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By default, the files contained in an asdf module go
in a subdirectory with the same name as the module.
However, this can be overridden by adding a
:pathname "" argument
to the module description.
For example, here is how it could be done
in the spatial-trees ASDF system definition for ASDF 2 or later:
(asdf:defsystem "spatial-trees" :components ((:module "base" :pathname "" :components ((:file "package") (:file "basedefs" :depends-on ("package")) (:file "rectangles" :depends-on ("package")))) (:module tree-impls :depends-on ("base") :pathname "" :components ((:file "r-trees") (:file "greene-trees" :depends-on ("r-trees")) (:file "rstar-trees" :depends-on ("r-trees")) (:file "rplus-trees" :depends-on ("r-trees")) (:file "x-trees" :depends-on ("r-trees" "rstar-trees")))) (:module viz :depends-on ("base") :pathname "" :components ((:static-file "spatial-tree-viz.lisp"))) (:module tests :depends-on ("base") :pathname "" :components ((:static-file "spatial-tree-test.lisp"))) (:static-file "LICENCE") (:static-file "TODO")))
All of the files in the
tree-impls module are at the top level,
instead of in a tree-impls/ subdirectory.
Note that the argument to
:pathname can be either a pathname object or a string.
A pathname object can be constructed with the #p"foo/bar/" syntax,
but this is discouraged because the results of parsing a namestring are not portable.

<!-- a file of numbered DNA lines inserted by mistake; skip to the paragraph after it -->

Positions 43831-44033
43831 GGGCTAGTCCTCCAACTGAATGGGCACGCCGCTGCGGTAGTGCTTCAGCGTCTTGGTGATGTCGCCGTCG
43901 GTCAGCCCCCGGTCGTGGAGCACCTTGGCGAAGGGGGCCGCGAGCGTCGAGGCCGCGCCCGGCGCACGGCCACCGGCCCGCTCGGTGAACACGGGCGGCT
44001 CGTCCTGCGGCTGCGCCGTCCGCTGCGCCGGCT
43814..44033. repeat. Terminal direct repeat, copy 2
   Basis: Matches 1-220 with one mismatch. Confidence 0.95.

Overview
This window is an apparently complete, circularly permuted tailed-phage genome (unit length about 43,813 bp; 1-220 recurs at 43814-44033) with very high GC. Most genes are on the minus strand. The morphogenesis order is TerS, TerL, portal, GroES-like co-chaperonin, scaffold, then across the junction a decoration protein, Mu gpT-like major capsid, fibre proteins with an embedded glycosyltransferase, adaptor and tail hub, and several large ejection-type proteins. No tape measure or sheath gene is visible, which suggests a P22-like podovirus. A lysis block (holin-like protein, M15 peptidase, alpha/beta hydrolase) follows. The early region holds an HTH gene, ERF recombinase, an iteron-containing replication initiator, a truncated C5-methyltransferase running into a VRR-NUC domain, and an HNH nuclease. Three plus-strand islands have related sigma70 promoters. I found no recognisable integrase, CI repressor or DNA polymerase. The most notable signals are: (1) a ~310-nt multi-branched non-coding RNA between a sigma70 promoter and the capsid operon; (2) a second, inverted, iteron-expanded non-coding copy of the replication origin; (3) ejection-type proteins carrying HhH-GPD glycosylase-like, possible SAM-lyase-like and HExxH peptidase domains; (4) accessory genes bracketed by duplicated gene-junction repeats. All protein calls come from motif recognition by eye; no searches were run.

A pathname can only be portably constructed with such syntax as
#.(make-pathname :directory '(:relative "foo" "bar")),
and similarly the current directory can only be portably specified as
#.(make-pathname :directory '(:relative)).
However, as of ASDF 2, you can portably use a string to denote a pathname.
The string will be parsed as a
/-separated path from the current directory,
such that the empty string
"" denotes the current directory, and
"foo/bar" (no trailing
/ required in the case of modules)
portably denotes the same subdirectory as above.
When files are specified, the last
/-separated component is interpreted
either as the name component of a pathname
(if the component class specifies a pathname type),
or as a name component plus optional dot-separated type component
(if the component class doesn’t specifies a pathname type).